What is the Great Commission?

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The Great Commission

Then the eleven disciples went to Galilee, to the mountain where Jesus had told them to go. When they saw him, they worshiped him; but some doubted. Then Jesus came to them and said, “All authority in heaven and on earth has been given to me. Therefore go and make disciples of all nations, baptizing them in the name of the Father and of the Son and of the Holy Spirit, and teaching them to obey everything I have commanded you. And surely I am with you always, to the very end of the age.” Matthew 28:16-20

The Mission of God

The Great Commission is only a part, albeit a crucial part, of all that God is doing. From the entire story of the Bible, the grand redemptive story, we see that there is a larger missio dei, a Latin phrase meaning the “mission of God.” From the opening line of “In the beginning” to the closing “Amen,” the Bible tells the story of God’s mission to redeem humanity and creation. As Christopher Wright says, “The whole Bible is itself a ‘missional’ phenomenon…”

The Bible renders to us the story of God’s mission through God’s people in their engagement with God’s world for the sake of the whole of God’s creation. Mission is ultimately about what God is doing, which is not limited to what man does. However, the Great Commission is man’s role in God’s greater work. God is working to bring all creation back to himself, but he gives a specific command within that greater work for his people to proclaim the gospel of Jesus.

As Kevin DeYoung and Greg Gilbert write, “there are certain things that God intends to do one day that we are to have no part in. . . . There were also certain elements of Jesus’ mission during his first coming that were unique to him. We have no part, for example in dying for the sins of the world.” Our role is to be a witness of God’s mission in Christ. We understand the Great Commission best then if we understand it as part of God’s mission.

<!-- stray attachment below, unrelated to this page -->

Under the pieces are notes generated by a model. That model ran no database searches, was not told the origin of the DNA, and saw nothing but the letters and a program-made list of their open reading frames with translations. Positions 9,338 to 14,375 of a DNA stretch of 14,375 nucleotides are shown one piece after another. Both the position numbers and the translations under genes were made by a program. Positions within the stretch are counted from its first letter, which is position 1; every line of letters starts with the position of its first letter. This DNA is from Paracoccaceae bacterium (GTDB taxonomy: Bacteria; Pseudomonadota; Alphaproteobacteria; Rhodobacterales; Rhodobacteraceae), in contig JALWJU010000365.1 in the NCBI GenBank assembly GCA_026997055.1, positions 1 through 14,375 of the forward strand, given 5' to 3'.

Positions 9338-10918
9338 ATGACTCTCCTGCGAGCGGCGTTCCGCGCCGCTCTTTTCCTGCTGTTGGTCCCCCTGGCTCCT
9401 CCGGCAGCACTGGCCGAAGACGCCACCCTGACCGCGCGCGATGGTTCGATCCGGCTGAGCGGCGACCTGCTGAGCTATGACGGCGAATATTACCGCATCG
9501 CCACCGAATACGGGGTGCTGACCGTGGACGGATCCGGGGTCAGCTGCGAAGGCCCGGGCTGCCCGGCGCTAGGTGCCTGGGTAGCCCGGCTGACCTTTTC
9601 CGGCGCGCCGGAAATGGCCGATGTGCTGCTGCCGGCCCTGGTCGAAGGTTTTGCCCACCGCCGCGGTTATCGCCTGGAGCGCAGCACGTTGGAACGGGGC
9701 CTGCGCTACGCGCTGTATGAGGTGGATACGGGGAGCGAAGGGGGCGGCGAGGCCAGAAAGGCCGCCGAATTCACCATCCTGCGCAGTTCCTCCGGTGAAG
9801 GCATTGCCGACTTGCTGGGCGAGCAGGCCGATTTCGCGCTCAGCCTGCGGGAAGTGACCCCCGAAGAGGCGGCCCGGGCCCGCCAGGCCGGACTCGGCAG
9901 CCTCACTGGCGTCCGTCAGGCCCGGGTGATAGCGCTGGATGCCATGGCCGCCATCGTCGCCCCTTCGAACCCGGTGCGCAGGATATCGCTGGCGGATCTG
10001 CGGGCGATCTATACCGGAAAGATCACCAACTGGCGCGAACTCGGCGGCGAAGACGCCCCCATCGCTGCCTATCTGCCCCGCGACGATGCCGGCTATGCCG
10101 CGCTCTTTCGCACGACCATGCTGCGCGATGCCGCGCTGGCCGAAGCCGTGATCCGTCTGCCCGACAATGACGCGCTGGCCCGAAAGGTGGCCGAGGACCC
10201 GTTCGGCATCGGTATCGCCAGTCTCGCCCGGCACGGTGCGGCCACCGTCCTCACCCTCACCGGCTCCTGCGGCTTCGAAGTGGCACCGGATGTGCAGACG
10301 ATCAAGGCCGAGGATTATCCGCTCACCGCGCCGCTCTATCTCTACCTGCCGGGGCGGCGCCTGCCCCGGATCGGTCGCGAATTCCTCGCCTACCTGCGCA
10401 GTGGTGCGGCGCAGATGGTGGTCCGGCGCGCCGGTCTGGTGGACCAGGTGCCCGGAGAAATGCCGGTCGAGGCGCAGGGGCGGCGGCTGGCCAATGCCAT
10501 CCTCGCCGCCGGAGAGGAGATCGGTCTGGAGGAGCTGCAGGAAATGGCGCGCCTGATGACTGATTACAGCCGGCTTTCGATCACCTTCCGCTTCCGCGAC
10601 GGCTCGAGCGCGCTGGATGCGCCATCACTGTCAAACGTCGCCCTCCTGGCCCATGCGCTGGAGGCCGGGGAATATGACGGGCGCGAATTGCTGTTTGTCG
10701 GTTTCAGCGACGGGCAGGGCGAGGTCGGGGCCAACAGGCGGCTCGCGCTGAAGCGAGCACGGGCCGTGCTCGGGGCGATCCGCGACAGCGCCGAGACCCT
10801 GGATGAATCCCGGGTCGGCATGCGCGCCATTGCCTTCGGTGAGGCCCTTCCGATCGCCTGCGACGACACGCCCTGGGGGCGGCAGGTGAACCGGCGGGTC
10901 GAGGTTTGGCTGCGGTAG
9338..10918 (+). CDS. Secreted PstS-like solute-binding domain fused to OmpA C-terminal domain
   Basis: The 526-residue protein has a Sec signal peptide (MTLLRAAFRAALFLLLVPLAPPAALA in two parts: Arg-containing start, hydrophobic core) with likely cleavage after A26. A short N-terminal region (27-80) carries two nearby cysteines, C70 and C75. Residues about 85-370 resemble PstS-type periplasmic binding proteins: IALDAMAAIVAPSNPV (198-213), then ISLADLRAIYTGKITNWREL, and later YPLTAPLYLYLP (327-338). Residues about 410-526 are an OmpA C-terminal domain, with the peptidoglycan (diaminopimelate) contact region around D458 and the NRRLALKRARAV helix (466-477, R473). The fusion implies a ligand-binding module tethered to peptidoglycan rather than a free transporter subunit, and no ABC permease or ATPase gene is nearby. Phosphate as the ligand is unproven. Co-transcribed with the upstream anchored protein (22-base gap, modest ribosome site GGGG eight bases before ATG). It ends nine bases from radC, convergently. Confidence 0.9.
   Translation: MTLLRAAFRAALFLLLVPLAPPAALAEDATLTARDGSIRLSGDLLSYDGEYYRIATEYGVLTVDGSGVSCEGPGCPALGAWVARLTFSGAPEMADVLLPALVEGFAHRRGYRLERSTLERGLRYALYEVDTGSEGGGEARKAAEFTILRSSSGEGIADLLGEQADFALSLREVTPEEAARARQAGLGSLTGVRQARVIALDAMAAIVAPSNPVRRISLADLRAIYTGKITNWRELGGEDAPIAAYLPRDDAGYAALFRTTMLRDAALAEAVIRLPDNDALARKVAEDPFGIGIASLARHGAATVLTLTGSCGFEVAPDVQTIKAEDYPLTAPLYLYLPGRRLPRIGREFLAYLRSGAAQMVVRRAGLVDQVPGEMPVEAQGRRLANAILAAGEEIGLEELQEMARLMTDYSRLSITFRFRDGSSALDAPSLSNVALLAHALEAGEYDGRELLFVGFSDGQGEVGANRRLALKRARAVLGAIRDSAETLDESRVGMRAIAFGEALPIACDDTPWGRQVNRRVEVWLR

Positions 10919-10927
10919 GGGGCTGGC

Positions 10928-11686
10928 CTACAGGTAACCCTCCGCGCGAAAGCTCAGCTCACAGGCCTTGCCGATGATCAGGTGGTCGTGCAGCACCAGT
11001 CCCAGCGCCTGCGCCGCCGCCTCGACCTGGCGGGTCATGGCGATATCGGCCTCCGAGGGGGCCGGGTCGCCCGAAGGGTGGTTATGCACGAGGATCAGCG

God’s Mission and His Witnesses

When we place Matthew 28:18–20 in the context of God’s mission and Matthew’s structure, we can see why many have labeled it the Great Commission. In it, we reach the top of a mountain, literally and “figuratively, seeing all that Christ has done for mankind and all that Christ will do. We also see our glorious, life-encompassing marching orders from our Savior.

Although the title “Great Commission” is not in the original New Testament manuscripts, it faithfully captures the heart of Jesus’s words, just like the word “Trinity” faithfully captures the Bible’s understanding of God’s being, character, and identity. Jesus has sent his disciples to continue his mission and to be witnesses to the great work that God is accomplishing. One day God will complete his mission and his followers will enter into God’s perfect rest to enjoy him forever. Until then, we have work to do!

This post is adapted from 40 Questions about the Great Commission. Be sure to check out additional titles in our 40 Questions series and related topics in biblical studies and theology throughout our blog. If you are interested in adapting this book for a college or seminary course, please request a faculty examination copy. We also consider requests for blog and media outlets.

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“This is a book on the Great Commission from every conceivable angle. The more I read it, the more excited I became. The writing is clear and concise. The arguments are compelling. The implications are inspiring. This is a book for anyone who wants to obey Jesus’s final command to make disciples of the nations.”

Steve Addison, author of The Rise and Fall of Movements: A Roadmap for Leaders

“Excellent! Simply excellent! Akin, Merkle, and Robinson have produced a comprehensive, scholarly, yet, easy-to-understand work for the Church. Biblical, inspirational, and practical! The authors dig deeply into the Great Commission mine and, page-after-page, keep bringing up gold!”

J.D. Payne, Samford University


About Author

Daniel L. Akin is President of Southeastern Baptist Theological Seminary in Wake Forest, North Carolina. George G. Robinson is Associate Professor of Missions and Evangelism and Richard and Gina Headrick Chair of World Missions at Southeastern Baptist Theological Seminary in Wake Forest, North Carolina. Benjamin L. Merkle is Professor of New Testament Greek at Southeastern Baptist Theological Seminary, series editor of the 40 Questions series, and author of 40 Questions about Elders and Deacons.

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